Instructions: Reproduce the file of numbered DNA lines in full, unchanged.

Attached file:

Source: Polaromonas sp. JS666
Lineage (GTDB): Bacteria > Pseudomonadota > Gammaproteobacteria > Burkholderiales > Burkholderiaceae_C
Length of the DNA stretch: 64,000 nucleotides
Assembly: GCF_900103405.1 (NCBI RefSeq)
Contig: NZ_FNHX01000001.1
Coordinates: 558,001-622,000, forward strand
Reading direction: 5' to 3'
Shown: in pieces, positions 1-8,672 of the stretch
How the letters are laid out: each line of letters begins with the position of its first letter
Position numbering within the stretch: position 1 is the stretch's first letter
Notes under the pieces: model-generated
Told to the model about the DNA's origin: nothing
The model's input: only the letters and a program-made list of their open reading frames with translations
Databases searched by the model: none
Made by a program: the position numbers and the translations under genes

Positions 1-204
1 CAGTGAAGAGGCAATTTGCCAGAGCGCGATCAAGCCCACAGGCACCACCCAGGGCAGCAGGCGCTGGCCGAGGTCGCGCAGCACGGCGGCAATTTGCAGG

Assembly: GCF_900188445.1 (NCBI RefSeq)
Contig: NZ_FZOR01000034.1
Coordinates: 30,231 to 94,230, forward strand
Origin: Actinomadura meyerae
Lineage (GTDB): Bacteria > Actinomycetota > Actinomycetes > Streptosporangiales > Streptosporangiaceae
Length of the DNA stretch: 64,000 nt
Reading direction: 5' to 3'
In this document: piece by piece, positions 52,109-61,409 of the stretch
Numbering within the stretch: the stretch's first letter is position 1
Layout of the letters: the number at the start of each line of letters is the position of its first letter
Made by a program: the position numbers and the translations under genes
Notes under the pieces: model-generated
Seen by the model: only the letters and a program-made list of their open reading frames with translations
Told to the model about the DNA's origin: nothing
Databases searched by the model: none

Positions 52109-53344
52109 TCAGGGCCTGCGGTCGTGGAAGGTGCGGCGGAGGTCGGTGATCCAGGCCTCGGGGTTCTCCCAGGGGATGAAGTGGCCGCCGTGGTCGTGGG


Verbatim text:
Source: Polaromonas sp. JS666
Lineage (GTDB): Bacteria > Pseudomonadota > Gammaproteobacteria > Burkholderiales > Burkholderiaceae_C
Length of the DNA stretch: 64,000 nucleotides
Assembly: GCF_900103405.1 (NCBI RefSeq)
Contig: NZ_FNHX01000001.1
Coordinates: 558,001-622,000, forward strand
Reading direction: 5' to 3'
Shown: in pieces, positions 1-8,672 of the stretch
How the letters are laid out: each line of letters begins with the position of its first letter
Position numbering within the stretch: position 1 is the stretch's first letter
Notes under the pieces: model-generated
Told to the model about the DNA's origin: nothing
The model's input: only the letters and a program-made list of their open reading frames with translations
Databases searched by the model: none
Made by a program: the position numbers and the translations under genes

Positions 1-204
1 CAGTGAAGAGGCAATTTGCCAGAGCGCGATCAAGCCCACAGGCACCACCCAGGGCAGCAGGCGCTGGCCGAGGTCGCGCAGCACGGCGGCAATTTGCAGG

Assembly: GCF_900188445.1 (NCBI RefSeq)
Contig: NZ_FZOR01000034.1
Coordinates: 30,231 to 94,230, forward strand
Origin: Actinomadura meyerae
Lineage (GTDB): Bacteria > Actinomycetota > Actinomycetes > Streptosporangiales > Streptosporangiaceae
Length of the DNA stretch: 64,000 nt
Reading direction: 5' to 3'
In this document: piece by piece, positions 52,109-61,409 of the stretch
Numbering within the stretch: the stretch's first letter is position 1
Layout of the letters: the number at the start of each line of letters is the position of its first letter
Made by a program: the position numbers and the translations under genes
Notes under the pieces: model-generated
Seen by the model: only the letters and a program-made list of their open reading frames with translations
Told to the model about the DNA's origin: nothing
Databases searched by the model: none

Positions 52109-53344
52109 TCAGGGCCTGCGGTCGTGGAAGGTGCGGCGGAGGTCGGTGATCCAGGCCTCGGGGTTCTCCCAGGGGATGAAGTGGCCGCCGTGGTCGTGGG